[Fsfe-ie] FOI request to NSAI: response received
ben at redfrontdoor.org
Wed Jun 25 23:38:38 CEST 2008
Today I received the NSAI's response to my request, and they have
refused to provide almost all of the records sought. Their reason for
this refusal is 32(1)(a) of the FOI Act, which states that the head (of
the FOI dept of the FOI-covered body, as I understand this term to be
used) shall refuse to grant a request if the disclosure of the record
concerned is prohibited by any enactment.
Text of sec.32 of the act is available at
The letter from the NSAI goes on to cite sec.5 of schedule 2 of the NSAI
Disclosure of information.
5. (1) Subject to subparagraph (3), a person shall not disclose any
information obtained by that person—
(a) while performing duties as a member of the Board or of any committee
appointed under this Act or as a member of staff of, or adviser or
consultant to, the Authority, or
(b) as a member of or as a member of staff of any body consulted in
pursuance of the provisions of this Act, while performing duties
relating to any such consultation.
(2) A person who contravenes subparagraph (1) shall be guilty of an offence.
(3) Nothing in subparagraph (1) shall prevent—
(a) disclosure of information in a report made by the Authority (or on
its behalf) to the Minister, or
(b) disclosure of information by the Authority or by a member of the
Authority or by a member of any committee appointed under this Act for
the purpose of a scheme of research and development or a scheme of
acquisition of product and process technology.
Therefore it seems the NSAI's FOI officer has no discretion in the
matter and must refuse almost all of my request.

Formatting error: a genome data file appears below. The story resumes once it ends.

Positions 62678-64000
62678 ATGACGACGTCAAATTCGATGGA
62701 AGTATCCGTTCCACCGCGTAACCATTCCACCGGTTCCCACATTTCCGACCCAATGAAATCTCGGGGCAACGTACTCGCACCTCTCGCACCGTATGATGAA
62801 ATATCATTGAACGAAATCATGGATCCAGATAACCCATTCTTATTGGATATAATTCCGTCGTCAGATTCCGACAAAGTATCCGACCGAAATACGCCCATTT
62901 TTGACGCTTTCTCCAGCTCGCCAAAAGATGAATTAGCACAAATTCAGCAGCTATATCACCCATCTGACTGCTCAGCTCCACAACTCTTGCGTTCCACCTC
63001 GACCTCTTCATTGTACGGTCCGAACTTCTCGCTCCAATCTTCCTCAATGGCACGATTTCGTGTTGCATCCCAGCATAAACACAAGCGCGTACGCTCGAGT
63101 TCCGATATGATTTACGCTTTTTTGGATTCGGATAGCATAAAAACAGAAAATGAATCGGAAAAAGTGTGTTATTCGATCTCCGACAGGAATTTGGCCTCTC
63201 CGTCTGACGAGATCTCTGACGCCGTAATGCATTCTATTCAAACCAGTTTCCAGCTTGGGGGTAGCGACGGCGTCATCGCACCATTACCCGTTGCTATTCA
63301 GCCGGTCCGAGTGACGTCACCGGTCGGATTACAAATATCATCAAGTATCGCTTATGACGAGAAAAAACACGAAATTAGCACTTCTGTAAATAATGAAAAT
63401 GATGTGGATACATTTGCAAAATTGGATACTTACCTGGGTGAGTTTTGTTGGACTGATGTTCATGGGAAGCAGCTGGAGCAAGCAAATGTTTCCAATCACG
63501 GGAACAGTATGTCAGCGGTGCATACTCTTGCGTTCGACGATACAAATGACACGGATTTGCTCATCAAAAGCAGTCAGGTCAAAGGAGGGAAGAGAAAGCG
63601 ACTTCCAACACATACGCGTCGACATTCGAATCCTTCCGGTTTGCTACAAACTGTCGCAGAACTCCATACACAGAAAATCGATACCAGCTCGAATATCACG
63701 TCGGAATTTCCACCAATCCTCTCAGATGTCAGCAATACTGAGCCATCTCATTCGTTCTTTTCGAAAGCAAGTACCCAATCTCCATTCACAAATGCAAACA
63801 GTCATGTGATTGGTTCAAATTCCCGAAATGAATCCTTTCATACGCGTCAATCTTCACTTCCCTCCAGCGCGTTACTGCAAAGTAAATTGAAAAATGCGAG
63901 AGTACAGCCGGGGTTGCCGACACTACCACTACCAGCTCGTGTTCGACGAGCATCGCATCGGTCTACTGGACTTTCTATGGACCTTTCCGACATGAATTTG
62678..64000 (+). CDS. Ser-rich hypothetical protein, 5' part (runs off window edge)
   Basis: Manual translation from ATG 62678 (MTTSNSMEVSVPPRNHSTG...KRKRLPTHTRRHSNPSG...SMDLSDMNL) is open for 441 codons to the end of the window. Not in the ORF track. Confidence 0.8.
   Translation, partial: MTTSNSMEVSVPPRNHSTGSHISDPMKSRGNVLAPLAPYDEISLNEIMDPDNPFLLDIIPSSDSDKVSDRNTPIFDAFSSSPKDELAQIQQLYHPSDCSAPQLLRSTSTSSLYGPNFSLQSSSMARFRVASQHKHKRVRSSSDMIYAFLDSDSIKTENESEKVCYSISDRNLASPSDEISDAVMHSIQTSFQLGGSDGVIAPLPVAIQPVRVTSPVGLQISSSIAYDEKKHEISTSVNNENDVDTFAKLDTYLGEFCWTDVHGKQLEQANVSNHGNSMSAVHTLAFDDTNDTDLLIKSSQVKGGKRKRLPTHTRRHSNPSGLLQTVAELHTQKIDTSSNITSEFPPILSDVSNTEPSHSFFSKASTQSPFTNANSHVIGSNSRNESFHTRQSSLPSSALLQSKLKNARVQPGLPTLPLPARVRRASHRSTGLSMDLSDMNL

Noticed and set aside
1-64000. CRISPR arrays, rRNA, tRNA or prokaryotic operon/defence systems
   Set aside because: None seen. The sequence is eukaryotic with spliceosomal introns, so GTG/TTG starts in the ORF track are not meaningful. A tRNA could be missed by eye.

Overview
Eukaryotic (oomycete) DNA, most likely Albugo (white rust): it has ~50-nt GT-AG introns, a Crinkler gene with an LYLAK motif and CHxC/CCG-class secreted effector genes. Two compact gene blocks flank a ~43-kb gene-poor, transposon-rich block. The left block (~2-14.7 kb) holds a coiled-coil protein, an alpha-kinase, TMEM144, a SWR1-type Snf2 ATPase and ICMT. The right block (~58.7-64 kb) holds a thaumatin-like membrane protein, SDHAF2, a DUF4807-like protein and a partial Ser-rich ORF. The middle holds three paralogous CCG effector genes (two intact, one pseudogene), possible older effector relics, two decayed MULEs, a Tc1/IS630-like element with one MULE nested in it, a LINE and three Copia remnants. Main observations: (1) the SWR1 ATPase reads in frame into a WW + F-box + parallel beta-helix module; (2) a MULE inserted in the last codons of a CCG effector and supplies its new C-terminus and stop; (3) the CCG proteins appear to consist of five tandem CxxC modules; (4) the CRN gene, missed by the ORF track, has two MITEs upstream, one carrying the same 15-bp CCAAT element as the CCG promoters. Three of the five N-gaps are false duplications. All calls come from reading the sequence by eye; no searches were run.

The records they did provide are documentation of their procedures. The
documents are as follows.
Procedures Manual: Establishment, selection, operation, review and
disbandment of a Standards Consultative Committee
I have only skimmed this, but one relevant section seems to be 4.2.3:
Matters within the Committee shall as far as possible be decided by
"Consensus" is defined as general agreement characterised by the absence
of sustained opposition to substantial issues by any important part of
the concerned interests, and by a process that involves seeking to take
into account the views of all parties concerned and to reconcile any
conflicting arguments. Consensus need not imply unanimity.
In the absence of consensus votes may be taken and the results reported
to NSAI by the Secretary for consideration in making an NSAI decision on
Procedures Manual: Attendance at International and European
Again, I've only skimmed this. Nothing too startling. The last
sentence of sec.4.5 says
Delegates or experts shall not use their membership of a CEN, ISO or
ETSI committee or working group in furtherance of a company
Earlier in sec.4.5, it talks about delegations "represent Ireland/the
NSAI --- and so their personal business or trade affiliations must be a
Work Instruction: Default Voting System
I don't fully understand what this document says. There is a page with
a table titled "ISO VOTING". This table seems to suggest that 'abstain'
is the 'Default default voting position' (repetition of 'default' in
original) for 'Committee Docs' but I'm afraid I can't interpret this one
Procedures Manual: Standards Appeal Procedure
Outlines the procedure followed by the NSAI in the event of an appeal